With their 2007 release, Sink or Swim, Gaslight Anthem emerged from the Jersey Shore that did little to defy the conventions of its traditional sound, and for good reason -– classic blue-collar rock mixed with punk sensibility works well, and has grabbed them a lot of attention over the years.
With years, the band has improved without losing touch with who they are, and 2010’s American Slang still presents us with punk rock’s answer to Bruce Springsteen, and I’m incredibly happy for it.
While American Slang definitely represents the next step for the band and shows a progression from what they were doing on their stellar 2008 album, The ’59 Sound, it’s not huge step, and it gives you more of the smart songwriting and simple, yet impressive musical work. Gaslight Anthem is a no-nonsense band, and they definitely present that viewpoint devoid of nonsense.
What’s missing on American Slang, though, are any really big hooks. While the songwriting is brilliant as ever and frontman Brian Fallon delivers sweet observances with his trademark gravelly voice, the album is somewhat devoid of a truly catchy tune in the way that The ‘59 Sound had songs like its title track and “Great Expectations.” The most likely exceptions to that are the punchy “Orphans,” the heavily Springsteen-esque “The Diamond Church Street Choir” and the upbeat reflection on a tough guy that is “Boxer.” But even those tracks don’t immediately qualify as “catchy” upon first listen.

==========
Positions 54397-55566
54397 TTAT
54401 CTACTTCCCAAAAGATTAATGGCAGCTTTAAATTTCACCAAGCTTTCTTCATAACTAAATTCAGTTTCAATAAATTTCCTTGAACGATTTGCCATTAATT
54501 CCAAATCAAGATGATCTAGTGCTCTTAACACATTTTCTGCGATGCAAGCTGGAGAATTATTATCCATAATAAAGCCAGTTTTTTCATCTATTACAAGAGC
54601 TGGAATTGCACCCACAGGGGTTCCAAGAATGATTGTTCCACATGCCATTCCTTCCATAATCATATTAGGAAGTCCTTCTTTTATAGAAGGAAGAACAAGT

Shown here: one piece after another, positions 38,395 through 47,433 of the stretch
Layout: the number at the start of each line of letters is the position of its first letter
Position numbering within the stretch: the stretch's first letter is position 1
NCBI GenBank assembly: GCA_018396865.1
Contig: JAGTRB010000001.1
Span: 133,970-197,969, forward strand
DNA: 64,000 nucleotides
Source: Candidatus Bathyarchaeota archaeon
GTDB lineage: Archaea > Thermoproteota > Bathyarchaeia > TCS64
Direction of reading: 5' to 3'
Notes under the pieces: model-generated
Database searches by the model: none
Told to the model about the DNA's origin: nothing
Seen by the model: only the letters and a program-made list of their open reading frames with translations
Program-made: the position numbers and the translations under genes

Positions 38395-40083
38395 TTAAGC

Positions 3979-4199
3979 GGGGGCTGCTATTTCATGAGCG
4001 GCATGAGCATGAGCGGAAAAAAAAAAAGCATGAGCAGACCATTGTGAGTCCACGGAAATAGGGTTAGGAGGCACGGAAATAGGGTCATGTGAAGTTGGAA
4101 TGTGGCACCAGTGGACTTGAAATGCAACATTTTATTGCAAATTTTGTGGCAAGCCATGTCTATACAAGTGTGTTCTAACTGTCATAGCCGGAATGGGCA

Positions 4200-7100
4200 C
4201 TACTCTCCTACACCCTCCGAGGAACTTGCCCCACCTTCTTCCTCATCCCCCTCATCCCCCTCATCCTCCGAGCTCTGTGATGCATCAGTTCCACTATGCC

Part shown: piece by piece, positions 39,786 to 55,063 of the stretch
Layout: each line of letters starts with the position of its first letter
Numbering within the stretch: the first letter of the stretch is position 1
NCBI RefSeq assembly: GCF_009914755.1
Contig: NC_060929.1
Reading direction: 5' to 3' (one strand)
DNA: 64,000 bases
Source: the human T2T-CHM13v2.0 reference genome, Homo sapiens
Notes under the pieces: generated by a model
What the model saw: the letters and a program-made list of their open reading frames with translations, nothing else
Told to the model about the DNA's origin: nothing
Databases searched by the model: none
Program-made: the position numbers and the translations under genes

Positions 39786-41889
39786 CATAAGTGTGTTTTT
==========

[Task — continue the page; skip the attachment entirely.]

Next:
But the missing hooks aren’t needed, because American Slang isn’t about hooks. It’s about being a nostalgic-feeling album that will leave the most jaded of us remembering the good old days with a heady dose of melancholy. Fallon hits your nostalgia button repeatedly, when he throws lines at you that have you thinking that the good old days were better than now -– even when they weren’t that good.
It’s really evident on “Stay Lucky,” where he looks back on a brighter youth with the observation that “them old records won't be saving your soul,” and wryly reflects that we need to stop waiting for a break, “But you're never gonna find it/Like when you were young/And everybody used to call you lucky,” and again on “We Did It When We Were Young,” with its simple chorus of “But I am older now, And we did it when we were young.”
But then, it seems just when you have the album all figured out for being a struggling grasp at youth one last time, you catch Fallon’s gruff admonition in “Old Haunts,” where he sagely grumbles “Don’t sing me the songs about the good times, those days are gone and you should just let them go."
So American Slang is about looking back and it’s about moving forward. It’s a moment in time captured by great band from the Jersey Shore. And it’s a sleeper; if at first the songs don’t slap you about the face with implicit obviousness, you owe it to the band and to yourself to give it another listen. Its subtlety is in the fact that each song is as powerful as the one before or after. It’s not always a happy reality, but it’s definitely reality. And that makes me happy.
Release Date: June 15, 2010